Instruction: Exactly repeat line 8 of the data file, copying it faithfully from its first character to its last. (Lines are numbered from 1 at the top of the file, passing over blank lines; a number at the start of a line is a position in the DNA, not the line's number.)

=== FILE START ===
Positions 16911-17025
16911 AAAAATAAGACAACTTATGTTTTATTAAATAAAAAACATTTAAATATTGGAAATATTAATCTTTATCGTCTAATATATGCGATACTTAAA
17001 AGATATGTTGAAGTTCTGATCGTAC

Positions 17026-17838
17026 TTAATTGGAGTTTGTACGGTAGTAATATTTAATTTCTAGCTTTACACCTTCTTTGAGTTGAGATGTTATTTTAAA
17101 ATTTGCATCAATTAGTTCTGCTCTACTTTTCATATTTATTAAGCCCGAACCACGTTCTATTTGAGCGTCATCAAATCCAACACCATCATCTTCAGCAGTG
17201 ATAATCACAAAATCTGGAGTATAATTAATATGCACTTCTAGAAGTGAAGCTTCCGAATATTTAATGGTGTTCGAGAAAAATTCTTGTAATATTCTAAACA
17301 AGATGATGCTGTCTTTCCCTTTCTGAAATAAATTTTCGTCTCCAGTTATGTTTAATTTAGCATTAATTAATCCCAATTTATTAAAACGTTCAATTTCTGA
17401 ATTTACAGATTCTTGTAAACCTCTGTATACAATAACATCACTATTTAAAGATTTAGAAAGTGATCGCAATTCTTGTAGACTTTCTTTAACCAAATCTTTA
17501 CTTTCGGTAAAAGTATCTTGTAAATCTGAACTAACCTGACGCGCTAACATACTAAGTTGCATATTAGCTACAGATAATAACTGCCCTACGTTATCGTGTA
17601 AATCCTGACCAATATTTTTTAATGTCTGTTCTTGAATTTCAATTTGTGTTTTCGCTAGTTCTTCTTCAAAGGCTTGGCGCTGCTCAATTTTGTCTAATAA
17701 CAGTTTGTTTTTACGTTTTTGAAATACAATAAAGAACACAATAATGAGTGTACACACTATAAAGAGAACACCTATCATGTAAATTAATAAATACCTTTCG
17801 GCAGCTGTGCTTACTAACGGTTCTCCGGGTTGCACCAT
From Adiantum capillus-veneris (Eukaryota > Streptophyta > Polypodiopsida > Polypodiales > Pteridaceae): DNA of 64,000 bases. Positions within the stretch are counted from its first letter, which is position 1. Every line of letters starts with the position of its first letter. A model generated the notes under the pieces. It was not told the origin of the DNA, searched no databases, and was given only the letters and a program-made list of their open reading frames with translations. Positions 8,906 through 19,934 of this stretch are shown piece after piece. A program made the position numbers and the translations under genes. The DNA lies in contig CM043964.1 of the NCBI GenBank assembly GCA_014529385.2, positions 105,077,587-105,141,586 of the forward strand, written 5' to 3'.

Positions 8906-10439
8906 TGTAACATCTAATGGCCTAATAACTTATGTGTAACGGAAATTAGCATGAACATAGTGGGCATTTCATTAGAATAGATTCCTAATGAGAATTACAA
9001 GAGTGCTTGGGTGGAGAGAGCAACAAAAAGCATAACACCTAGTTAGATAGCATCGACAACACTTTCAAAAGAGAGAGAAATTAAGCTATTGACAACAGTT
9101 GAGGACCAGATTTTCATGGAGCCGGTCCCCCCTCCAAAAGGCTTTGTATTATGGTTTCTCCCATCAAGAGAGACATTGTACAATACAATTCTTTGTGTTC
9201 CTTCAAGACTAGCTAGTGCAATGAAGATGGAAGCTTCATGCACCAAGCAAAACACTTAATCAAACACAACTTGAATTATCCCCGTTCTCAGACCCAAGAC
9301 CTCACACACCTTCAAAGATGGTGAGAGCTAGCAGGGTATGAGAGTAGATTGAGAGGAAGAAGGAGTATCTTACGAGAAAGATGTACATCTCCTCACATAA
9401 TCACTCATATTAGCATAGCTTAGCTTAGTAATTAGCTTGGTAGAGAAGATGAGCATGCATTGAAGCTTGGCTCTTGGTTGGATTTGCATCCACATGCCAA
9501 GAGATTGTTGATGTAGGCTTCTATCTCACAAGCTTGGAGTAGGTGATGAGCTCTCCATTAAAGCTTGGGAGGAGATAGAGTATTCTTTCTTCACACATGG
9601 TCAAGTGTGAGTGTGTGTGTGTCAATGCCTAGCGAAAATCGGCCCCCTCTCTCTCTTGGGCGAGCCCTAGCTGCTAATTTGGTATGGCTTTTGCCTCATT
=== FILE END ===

17301 AGATGATGCTGTCTTTCCCTTTCTGAAATAAATTTTCGTCTCCAGTTATGTTTAATTTAGCATTAATTAATCCCAATTTATTAAAACGTTCAATTTCTGA